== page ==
Salt/water balance is crucial to mammalian physiology. Overconsumption of salt has been linked with health problems, particularly hypertension. Development of salt taste substitutes or enhancers has been ineffective partly due to the incomplete knowledge of the receptors and other signal transduction components responsible for salt taste. While an epithelial sodium channel has been shown to be involved in the amiloride-sensitive salt taste transduction, the amiloride-insensitive (AI) salt taste transduction mechanism remains to be elucidated. The goal of this proposed research is to advance our understanding of salt taste by identifying the AI salt transduction components. We will functionally characterize taste bud cells and identify and individually collect AI salt-responsive type II bitter receptor cells and AI salt type III taste bud cells as well as control cells salt-unresponsive type II and III cells, respectively (Aim 1). We will amplify and interrogate these single cells'transcriptomes using deep sequencing, and identify genes that are preferentially expressed in the salt-responsive AI type II and III cells. We will perform in-depth bioinformatic analysis on these differentially expressed genes to identify candidate AI salt receptor genes (Aim 2). The role of these candidate genes in the AI salt taste will be further investigated in our follow-up studies. Results from these studies can fill an important gap in understanding salt taste sensation and perception, thus leading to effective means to reduce salt consumption.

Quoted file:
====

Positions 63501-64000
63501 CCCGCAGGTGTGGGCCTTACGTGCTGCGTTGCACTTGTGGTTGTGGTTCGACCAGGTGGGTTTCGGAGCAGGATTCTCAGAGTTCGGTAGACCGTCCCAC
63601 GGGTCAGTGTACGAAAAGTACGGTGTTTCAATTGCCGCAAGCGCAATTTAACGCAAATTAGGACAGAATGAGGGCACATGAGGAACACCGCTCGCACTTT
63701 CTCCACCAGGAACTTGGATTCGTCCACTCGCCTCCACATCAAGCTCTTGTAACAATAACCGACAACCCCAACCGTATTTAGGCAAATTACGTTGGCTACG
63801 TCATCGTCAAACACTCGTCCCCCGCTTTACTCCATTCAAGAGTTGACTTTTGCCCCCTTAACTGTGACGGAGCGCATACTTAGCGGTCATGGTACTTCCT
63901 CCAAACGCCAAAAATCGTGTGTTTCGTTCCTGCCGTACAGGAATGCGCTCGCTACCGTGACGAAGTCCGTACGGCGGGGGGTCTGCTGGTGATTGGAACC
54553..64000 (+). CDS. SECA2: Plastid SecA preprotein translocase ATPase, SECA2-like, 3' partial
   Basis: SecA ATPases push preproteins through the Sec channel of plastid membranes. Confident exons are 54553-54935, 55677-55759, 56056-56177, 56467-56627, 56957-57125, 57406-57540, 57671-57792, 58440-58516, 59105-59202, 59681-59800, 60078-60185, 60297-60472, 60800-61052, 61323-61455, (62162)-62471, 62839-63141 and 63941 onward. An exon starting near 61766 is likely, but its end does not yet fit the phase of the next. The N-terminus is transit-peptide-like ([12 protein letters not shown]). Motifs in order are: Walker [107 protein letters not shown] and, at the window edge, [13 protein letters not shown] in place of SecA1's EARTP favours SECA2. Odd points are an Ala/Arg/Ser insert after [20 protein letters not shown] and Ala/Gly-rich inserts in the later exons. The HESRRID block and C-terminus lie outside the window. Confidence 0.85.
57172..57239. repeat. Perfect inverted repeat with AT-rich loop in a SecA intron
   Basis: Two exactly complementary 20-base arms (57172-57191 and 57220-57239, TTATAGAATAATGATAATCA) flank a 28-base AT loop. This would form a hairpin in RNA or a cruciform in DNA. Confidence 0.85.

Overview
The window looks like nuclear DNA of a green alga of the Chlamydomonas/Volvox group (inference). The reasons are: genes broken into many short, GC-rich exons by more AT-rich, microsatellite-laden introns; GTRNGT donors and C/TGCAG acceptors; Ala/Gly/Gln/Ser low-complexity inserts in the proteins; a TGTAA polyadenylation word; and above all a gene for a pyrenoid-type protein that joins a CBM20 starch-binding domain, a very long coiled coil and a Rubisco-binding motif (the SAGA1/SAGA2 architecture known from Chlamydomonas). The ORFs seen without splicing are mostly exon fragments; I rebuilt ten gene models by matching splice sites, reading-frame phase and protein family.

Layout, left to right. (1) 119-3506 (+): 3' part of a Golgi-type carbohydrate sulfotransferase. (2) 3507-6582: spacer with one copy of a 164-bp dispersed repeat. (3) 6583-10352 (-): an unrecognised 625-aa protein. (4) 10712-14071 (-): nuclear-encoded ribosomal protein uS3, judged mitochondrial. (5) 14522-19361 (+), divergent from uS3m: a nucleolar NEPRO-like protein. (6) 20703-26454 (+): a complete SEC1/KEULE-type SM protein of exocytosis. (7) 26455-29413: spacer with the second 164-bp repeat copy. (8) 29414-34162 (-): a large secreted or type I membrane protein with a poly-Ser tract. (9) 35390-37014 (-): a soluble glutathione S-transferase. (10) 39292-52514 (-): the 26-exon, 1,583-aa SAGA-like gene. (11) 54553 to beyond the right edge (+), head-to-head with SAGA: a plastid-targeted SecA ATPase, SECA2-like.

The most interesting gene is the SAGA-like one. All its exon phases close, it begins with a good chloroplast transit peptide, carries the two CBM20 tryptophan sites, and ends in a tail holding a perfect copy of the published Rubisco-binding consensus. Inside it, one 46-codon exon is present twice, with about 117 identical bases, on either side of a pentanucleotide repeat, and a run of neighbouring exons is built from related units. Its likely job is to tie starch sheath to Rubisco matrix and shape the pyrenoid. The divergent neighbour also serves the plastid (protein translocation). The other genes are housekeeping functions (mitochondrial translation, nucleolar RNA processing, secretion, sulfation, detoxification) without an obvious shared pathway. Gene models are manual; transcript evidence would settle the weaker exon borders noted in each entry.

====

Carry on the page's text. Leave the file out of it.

Overconsumption of salt has been linked with a number of health problems such as hypertension. Identification of all salt taste receptors present in taste bud cells can help design novel approaches to prevent and treat salt-related health conditions.